If you want to create more structure, provide visitors with a sign-up contact form that allows them to make an appointment at your exhibit. This can give you the opportunity to create a separate, additional email campaign targeting those sign-ups specifically, so you can give them more information about product lines and remind them of their appointment times as the event draws near and even during the show itself.
Develop Your Email Timeline
The ideal pre-trade-show email campaign is one that sends out just the right number of emails to everyone on the list.
Too many, and your recipients end up with information overload. Worst-case scenario: They opt-out of your mailing list altogether.
Too few, and your pre-show campaign may get lost in your busy customers’ inboxes.
Ideally, you’ll send no more than half a dozen emails in the six-month lead-up to a show—around one email per month.
A typical campaign timeline could look like this:
Three or more months out:
Talk about the trade show itself, and provide basic information about where it is and what the focus of the show will be. Mention that you’ll be there and what you’ll be showing.
Two to three months out:
Talk about your exhibit, whether you have a particular theme planned, any promotions you’re running, and other details. Invite attendees to make appointments if they want your personal attention when they visit your booth.
One to two months:
Mid-campaign emails should simply reiterate the information you’ve already provided. Remind people they can drop in on your exhibit the day-of or sign up for scheduled appointments if they want to see you personally. If you have a promotional offer or giveaway planned, remind people what to do to be eligible.
A few days out:
Send a final email to remind people of your location on the floor, encourage them to visit, and remind them of whatever promotion or special offer you’re providing as incentive. Send out a separate email to people who signed up for appointments to remind them of the time and day they’re scheduled to meet with you.
Plan for Sales Incentives
One of the keys to success with any email campaign is to offer value. It’s not enough to write a salesy email full of cheerful promotional messages. Your sales pitch is always more valuable when you offer an incentive that people will want to take advantage of.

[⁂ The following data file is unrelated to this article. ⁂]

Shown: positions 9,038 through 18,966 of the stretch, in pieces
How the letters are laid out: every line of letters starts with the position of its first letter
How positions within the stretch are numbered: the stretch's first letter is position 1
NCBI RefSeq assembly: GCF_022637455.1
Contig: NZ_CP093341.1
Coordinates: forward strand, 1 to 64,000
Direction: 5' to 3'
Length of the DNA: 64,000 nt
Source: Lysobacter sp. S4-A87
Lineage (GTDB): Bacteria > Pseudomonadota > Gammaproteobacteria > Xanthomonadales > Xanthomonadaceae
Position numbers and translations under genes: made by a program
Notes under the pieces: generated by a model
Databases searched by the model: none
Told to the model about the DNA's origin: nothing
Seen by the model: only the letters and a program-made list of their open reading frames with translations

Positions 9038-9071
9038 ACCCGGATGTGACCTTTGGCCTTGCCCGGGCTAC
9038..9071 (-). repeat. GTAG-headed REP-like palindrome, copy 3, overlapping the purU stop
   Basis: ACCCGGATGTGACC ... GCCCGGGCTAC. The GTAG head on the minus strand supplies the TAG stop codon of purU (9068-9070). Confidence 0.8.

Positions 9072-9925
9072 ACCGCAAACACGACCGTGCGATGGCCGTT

When creating direct sales emails, it’s easy to create this kind of value with things like discounts.
With pre-trade-show emails, you may need to be a bit more creative because you want to provide people with a reason to visit your exhibit on the day. This is especially true if you’re reaching out to an attendee list of people who may never have heard of you. Ideally, you’ll offer a prize of some kind, with eligibility open to people who visit your booth, or perhaps only to people who book an appointment, if the item is particularly high-value. Or get people flocking to your booth with:
- A celebrity appearance
- A high-energy music or dance spot
- Interactive events, such as raffles or games
- A beautiful or intriguing food spread
Then there’s the event swag—the freebies that can either be one of the best or one of the worst aspects of trade show attendance. Don’t be the booth that hands out branded pens and keychains. Choose unique and useful items, like mobile chargers or reuseable water bottles, and fun snacks or drinks. It’s always easy to spot a company that puts thought into the items it hands out at shows, and word of mouth can help get more people to your exhibit.
Write the Emails
You know your goals, who your audience is, when you’ll send your emails, and you have your landing page. It’s time to write the emails. This is simply a matter of saying,
Hey! I have these cool things coming up. I thought you’d want to know!
A sample email could look like this:
Improve Your Opportunities for Trade Show Success
Achieving the results you want from a trade show is all about preparation. Having a great exhibit, well-trained and knowledgeable staff, and a promotional campaign that’s on-point ensures you have plenty of visitors. A well-crafted pre-trade-show email campaign is an invaluable marketing tool for that preparation. It generates interest in advance and gets your message out to the people who need to see it.